* Ghana's currency has fallen 7 pct in 2014
* Falling cedi alarms importers, tempers economic optimism
* Government set to miss main fiscal targets for 2013
(Adds quotes from president, details)
By Matthew Mpoke Bigg
ACCRA, Feb 11 New measures by Ghana's government
to stabilize the cedi currency, which has fallen sharply
so far this year, will take time to have an effect and inflation
may rise further in the short term, Finance Minister Seth
Terkper said on Tuesday.
Many economists say the currency's decline is a leading
indicator of broader fiscal problems in a country that exports
gold, oil and cocoa and has acquired a reputation for strong GDP
growth coupled with stable democracy.
Inflation hit a fresh three-year high in December to stand
at 13.5 percent, while the currency has fallen 6.81 percent this
year after a nearly 20 percent drop last year, according to
Thomson Reuters data.
"Inflation might rise but it will find its level again,"
Terkper told reporters. "When we get out of the dry season,
(inflation) will go down," he added, referring to a weather
pattern which lasts until June.
The central bank last week announced new rules to tighten
foreign exchange dealing, including banning the use of the
dollar for domestic transactions.
The drop in the local currency has alarmed importers and
ordinary Ghanaians alike, puncturing an air of optimism that
prevailed since 2010 when the West African state began producing
oil, boosting its GDP growth to above 14 percent the following
President John Mahama attempted to reassure investors and
sought to put the decline in the context of broader economic
changes the government is making in a bid to steer it away from
over-reliance on imports.
Mahama cited Nigeria, which is the region's biggest economy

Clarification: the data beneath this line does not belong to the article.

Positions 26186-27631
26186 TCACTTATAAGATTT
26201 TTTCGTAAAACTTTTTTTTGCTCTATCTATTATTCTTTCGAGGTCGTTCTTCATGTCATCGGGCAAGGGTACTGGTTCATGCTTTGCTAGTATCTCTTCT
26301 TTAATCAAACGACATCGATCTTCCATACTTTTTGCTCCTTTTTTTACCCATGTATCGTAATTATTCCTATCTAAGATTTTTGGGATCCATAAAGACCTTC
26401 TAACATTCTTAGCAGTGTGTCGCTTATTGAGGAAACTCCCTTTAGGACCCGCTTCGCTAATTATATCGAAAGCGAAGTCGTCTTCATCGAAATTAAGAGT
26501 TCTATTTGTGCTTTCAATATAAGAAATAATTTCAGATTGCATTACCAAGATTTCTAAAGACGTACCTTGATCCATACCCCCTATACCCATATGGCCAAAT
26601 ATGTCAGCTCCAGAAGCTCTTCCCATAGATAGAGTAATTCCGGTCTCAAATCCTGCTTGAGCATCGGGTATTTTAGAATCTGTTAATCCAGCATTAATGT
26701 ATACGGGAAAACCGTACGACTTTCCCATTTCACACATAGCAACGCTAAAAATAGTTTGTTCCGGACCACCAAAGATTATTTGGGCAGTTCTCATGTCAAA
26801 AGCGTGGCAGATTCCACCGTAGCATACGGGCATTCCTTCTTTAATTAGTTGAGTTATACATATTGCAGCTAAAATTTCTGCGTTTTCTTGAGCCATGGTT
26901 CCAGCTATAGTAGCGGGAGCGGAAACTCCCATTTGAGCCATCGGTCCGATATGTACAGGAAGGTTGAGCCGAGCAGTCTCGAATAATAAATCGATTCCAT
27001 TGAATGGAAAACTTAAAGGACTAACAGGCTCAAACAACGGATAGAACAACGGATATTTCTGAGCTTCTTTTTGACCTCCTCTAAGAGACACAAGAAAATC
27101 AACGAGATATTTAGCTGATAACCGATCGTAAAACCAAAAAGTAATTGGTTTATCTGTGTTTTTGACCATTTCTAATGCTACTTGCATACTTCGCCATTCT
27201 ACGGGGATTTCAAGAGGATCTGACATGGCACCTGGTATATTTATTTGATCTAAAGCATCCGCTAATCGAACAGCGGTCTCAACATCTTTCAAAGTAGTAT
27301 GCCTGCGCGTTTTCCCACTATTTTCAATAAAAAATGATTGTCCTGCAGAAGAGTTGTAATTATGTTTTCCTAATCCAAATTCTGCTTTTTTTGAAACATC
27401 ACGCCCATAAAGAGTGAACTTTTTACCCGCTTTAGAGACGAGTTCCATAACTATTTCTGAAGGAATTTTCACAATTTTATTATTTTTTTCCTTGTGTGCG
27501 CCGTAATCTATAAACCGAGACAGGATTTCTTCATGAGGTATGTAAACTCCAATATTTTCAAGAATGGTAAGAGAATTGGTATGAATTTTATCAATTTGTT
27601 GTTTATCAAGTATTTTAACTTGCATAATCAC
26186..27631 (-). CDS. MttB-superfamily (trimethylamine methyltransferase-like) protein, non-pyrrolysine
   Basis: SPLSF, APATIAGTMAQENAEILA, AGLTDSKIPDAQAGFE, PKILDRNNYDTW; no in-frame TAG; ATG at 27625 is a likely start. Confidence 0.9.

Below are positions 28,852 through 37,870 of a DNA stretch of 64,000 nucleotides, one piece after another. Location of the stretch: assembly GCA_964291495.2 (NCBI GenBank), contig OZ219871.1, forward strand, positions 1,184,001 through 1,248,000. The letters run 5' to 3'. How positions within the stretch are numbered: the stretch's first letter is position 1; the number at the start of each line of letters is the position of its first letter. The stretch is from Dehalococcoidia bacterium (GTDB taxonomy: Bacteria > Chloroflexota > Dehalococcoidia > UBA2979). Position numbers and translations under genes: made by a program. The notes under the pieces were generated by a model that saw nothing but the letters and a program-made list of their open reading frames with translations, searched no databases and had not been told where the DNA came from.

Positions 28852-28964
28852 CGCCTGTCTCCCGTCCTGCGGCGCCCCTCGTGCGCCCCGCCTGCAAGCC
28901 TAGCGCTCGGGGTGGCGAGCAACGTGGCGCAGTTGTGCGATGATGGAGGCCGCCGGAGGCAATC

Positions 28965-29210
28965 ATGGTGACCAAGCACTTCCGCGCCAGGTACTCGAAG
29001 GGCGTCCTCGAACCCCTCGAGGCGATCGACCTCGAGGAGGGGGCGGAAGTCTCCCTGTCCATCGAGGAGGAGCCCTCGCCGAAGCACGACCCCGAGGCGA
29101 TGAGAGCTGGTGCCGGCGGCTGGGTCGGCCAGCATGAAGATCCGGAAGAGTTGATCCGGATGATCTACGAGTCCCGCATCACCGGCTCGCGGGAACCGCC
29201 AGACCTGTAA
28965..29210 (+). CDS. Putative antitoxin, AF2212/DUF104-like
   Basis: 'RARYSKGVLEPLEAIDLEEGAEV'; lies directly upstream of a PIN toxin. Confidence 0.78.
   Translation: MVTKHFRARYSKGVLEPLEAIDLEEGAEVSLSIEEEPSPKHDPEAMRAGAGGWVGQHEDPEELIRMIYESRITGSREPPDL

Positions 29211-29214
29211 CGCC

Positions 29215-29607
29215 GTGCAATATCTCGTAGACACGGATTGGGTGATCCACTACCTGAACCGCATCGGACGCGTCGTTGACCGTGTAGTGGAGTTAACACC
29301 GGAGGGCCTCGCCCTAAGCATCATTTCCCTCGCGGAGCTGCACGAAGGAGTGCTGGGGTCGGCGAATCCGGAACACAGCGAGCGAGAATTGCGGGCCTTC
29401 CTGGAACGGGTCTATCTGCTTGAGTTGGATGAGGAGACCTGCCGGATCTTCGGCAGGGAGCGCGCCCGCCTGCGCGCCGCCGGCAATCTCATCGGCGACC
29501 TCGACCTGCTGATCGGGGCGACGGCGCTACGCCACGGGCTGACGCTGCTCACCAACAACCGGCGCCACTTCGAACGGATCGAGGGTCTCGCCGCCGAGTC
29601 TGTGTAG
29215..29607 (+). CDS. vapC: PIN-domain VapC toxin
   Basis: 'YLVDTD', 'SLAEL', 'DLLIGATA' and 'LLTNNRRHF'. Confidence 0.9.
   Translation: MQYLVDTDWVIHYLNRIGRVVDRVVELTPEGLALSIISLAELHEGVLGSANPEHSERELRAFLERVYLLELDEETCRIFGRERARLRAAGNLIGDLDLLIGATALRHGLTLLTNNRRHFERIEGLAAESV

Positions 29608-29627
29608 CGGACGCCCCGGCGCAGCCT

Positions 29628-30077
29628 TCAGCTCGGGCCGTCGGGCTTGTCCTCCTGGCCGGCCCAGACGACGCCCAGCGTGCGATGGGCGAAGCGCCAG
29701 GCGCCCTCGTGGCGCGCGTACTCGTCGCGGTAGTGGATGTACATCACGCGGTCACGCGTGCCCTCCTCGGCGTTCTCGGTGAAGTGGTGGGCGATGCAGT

and the continent's largest oil exporter, as an example of a
country whose economic diversification Ghana hopes to emulate.
"One of the visions of this government is to change the
structure of the economy and create more pillars for the economy
to stand on so that we don't have a situation where ... (we
depend on) a narrow band of primary commodities," he said.
"This government is serious about the reforms we are
carrying out and we believe that it would yield dividends in the
medium to long term, but certainly in the short term we need to
continue to adjust and make these corrections," he told
reporters at a forum.
To that end, the government would seek to sustain the
measures it had already adopted rather than imposing anything
new, he added.
Last week, the central bank raised interest rates by 200
basis points to 18 percent, a move broadly welcomed and expected
by analysts, though Fitch Ratings said it had a growing concern
about economic imbalances.
Chief among these is the budget deficit, which is expected
to stand at 10.2 percent of GDP in full-year 2013, overshooting
the government's target.
Some economists argue the government needs to take more
drastic fiscal action, both to reassure investors and markets as
well as to reach its own target of narrowing the budget deficit
to 9.5 percent by the end of 2014.
Terkper said the government likely missed its 2013 fiscal
targets on inflation and the deficit because of a power supply
crisis, the impact of earlier public sector wage reforms, a
shortfall in oil tax revenue as well as falling global commodity
prices for gold and cocoa.
(Additional reporting by Kwasi Kpodo; editing by Emma Farge and